Some designing of PSALM Increment One
Slightly overdue (I mean overdue in going onto this blog), here's some of the more interesting design work done for the first increment of PSALM.
First, the component/module relationships. Please be aware that this is not in any kind of standard notation, but is actually just a tidied representation of what I have written be hand in my grand A4 pad of joy. The key should at the top-right should explain the crazy colour scheme. The arrows give a basic idea of relationships. So, for example, the GUI (which is circular in the diagram for no real reason other than most operations run through it) calls the DB (database) Bridge component. The little arrows under some of the components just highlight some of the more important functions or sub-components.
I have named these 'components' because they won't necessarily constitute modules. If anything, each block is more like a 'part' of the program. So the external XML database is included on the diagram, as is the Setlist object class. I will also point out at this stage that this design is just a starting point that is likely to need refinement. This first increment is about getting something built that will be functional to stimulate further thought and then work.
Next, we have a plan for the layout of the XML database:
<song title="..." writer="..." date="..." basekey="..." capokey="..." ...>
<verse no="..."> | <chorus> | <prechorus> | <bridge> | <tag>
Lyrics go here, [C] chords go in sqaure brackets [Em]
[D/F#] Sometimes chords mig[G]ht be in awkward places. [C] [G]
</verse> | </chorus> | </prechorus> | </bridge> | </tag>
...insert more songs here!
Hopefully that gives you an idea. Additional imformation can be stored in the song tag, such as theme, quick reference or songbook information. This is not so important for this increment of the program.
For a better example, take a look at this code snippet: songs-nocopyright.xml. You may find it simpler to view this file in a text editor by saving it first rather loading it directly in your browser.
Again, this is just an example, which won't necessarily be used exactly like this in the final implementation.
3 comments by 2 or more people
Steve RumsbySome comments on the file format:
Out of curiosity, why choose XML as the DB format?
17 Nov 2007, 20:39
This is still very much a work in progress. I agree that as some of those attributes in the song tag could have multiple attributes, it will be better to give them their own tags. Alternative titles, songbooks and themes (however I come to implement them) will all probably end up with their own tags.
The ‘standard order’ for songs will be pretty much how the song is laid out in the xml.
< verse no=”1”>...< /verse>
< prechorus>...< /prechorus>
< chorus>...< /chorus>
< verse no=”2”>...< /verse>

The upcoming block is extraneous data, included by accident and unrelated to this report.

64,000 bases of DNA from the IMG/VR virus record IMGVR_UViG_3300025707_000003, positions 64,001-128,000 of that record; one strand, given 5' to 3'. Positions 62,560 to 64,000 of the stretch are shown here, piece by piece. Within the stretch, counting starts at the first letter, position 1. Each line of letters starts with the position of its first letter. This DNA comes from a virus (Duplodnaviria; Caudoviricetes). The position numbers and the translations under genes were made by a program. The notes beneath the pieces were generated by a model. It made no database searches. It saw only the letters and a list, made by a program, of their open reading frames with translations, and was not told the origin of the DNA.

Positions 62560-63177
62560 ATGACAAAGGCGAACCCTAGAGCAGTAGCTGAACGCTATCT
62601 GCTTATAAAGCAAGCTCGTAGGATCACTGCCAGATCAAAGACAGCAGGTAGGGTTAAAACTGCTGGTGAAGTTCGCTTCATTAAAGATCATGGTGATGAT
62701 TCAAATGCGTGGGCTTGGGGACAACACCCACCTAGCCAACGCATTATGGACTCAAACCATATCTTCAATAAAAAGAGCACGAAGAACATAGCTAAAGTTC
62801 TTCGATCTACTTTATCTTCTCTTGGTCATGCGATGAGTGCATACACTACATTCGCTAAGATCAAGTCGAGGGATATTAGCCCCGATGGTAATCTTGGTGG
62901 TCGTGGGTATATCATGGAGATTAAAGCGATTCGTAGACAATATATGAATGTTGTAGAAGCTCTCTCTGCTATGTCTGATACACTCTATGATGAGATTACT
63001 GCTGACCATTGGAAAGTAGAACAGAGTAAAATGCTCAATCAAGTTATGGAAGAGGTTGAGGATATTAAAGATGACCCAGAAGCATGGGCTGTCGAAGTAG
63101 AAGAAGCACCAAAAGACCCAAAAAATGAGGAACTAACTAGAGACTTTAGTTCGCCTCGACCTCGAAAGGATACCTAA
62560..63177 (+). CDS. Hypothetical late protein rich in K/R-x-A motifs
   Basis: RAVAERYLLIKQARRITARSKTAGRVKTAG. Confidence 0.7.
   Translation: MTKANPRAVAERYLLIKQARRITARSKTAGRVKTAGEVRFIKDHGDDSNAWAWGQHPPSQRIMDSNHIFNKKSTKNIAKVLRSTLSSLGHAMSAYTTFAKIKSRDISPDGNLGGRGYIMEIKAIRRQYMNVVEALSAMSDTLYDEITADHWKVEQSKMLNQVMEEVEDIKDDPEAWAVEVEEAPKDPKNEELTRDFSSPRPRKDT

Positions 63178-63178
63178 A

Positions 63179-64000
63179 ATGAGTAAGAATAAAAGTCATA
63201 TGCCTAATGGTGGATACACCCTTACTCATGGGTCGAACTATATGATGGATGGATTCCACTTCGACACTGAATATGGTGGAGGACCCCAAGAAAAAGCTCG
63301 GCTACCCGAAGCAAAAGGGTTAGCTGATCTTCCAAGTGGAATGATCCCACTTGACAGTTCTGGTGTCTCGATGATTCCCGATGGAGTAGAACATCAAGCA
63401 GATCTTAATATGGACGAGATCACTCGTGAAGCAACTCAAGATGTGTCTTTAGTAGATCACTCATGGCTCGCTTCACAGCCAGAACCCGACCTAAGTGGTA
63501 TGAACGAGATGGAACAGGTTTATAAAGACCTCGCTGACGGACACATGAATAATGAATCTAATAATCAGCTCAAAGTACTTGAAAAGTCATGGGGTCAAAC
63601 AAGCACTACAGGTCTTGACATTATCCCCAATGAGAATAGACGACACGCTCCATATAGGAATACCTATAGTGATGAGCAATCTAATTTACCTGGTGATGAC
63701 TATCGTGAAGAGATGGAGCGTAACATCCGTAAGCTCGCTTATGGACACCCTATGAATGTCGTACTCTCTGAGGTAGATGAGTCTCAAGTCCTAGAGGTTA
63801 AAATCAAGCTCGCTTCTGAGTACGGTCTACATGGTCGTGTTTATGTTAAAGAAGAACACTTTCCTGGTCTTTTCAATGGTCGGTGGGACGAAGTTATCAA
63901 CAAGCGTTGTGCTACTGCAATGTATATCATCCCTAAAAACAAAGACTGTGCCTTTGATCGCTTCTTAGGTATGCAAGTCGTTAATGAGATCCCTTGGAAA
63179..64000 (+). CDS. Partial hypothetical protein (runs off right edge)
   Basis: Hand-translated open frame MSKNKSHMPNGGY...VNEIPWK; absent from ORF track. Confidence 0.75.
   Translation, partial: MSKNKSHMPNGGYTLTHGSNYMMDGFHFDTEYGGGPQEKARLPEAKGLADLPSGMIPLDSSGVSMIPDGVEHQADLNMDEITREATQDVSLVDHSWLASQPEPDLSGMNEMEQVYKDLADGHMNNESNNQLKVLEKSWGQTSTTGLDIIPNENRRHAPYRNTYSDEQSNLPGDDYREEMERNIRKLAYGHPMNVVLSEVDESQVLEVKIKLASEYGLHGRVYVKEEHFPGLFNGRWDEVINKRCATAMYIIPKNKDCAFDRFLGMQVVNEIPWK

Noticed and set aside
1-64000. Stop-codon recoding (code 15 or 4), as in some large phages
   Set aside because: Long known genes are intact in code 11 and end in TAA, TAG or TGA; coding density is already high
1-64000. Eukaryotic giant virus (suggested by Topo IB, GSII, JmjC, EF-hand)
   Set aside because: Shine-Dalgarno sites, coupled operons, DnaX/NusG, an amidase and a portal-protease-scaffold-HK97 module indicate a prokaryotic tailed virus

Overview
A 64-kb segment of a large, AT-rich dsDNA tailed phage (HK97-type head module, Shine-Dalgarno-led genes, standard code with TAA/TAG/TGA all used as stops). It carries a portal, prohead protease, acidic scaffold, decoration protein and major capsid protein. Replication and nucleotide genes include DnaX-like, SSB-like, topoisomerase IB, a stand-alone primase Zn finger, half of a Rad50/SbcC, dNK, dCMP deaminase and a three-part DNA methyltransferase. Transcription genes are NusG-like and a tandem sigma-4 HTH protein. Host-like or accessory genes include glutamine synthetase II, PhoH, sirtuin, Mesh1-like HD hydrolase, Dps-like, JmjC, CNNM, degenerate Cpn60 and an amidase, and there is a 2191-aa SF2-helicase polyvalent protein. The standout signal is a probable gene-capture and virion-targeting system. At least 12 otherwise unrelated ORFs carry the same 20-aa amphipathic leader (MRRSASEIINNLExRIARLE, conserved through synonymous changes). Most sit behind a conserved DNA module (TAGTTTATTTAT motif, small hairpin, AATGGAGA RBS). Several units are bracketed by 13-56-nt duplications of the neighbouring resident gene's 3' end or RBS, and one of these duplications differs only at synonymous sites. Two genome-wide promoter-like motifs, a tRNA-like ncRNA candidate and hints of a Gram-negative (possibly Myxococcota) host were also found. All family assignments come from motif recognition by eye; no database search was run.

< tag>...< /tag>
I realise that XML isnt supposed to take much notice of the order – well, I guess this is a special version of XML then :-) The idea of XML is that it can be extended to do things how you want, which is what I’m doing! I could put numbers in each tag:
< verse order=”1”>...< prechorus order=”2,5”>...< chorus order=”3,6,8”>...< verse order=”4”>...< tag order=”7”>
or something like that, but don’t really see it to be necessary. Maybe as another improvement in the future, but I can’t let my project include everything or it would go on forever :-)
I want to ensure the whole song is displayed on the screen together in the PSALM interface anyway because scrolling is very difficult to do while playing a guitar! If the program was to be integrated with things like projection software that need an order, this functionality could be added. For the moment I want to just focus on having something concrete that can have lots of extras such as this added in.
Good point about the words & music being different people by the way. I shall see what I can do with that, and how it would be used in my program. :-)
As for why XML… well the ‘real’ reason is that in setting up mySQL in my computer I got locked out because it wanted a password that I never set! After quite a lot of effort trying to fix that, I stopped to think ‘why am i using SQL?’. If I was having so much trouble setting up a SQL server, its quite likely that the average user of my software would too. The song structure/database seems to lend itself to a hierarchical system quite well, and I don’t really need all the ‘extras’ of a full DBMS. A simple, portable text file database like XML would be simpler to use/edit directly if necessary. It would be quite straightforward to use it to convert songs for SongPro or other common programs used in the church context. I know XML quite well too so feel comfortable with it whilst being able to do file input/output in java which I (frustratingly) haven’t done in my course before.
Hmm, that was quite a lengthy reply. Well, Steve, I hope it answers your question, and to anyone else reading this, that it further clarifies things for you.
17 Nov 2007, 22:08
What about songs with unusual chorus placement? V1 V2 C V3 C, for example. Things can get even more confusing with bridges and multiple choruses, sometimes with the same words but different music. I’d expect musicians to want the exact order of everything in front of them.
The reason I asked about XML is that I’ve done something like this before. By the time you’ve put in themes, keys, bible references and other stuff, you’ve got something really useful for planning as well as during playing. But doing all those lookups isn’t fun without a proper DB to help you out!
19 Nov 2007, 11:57
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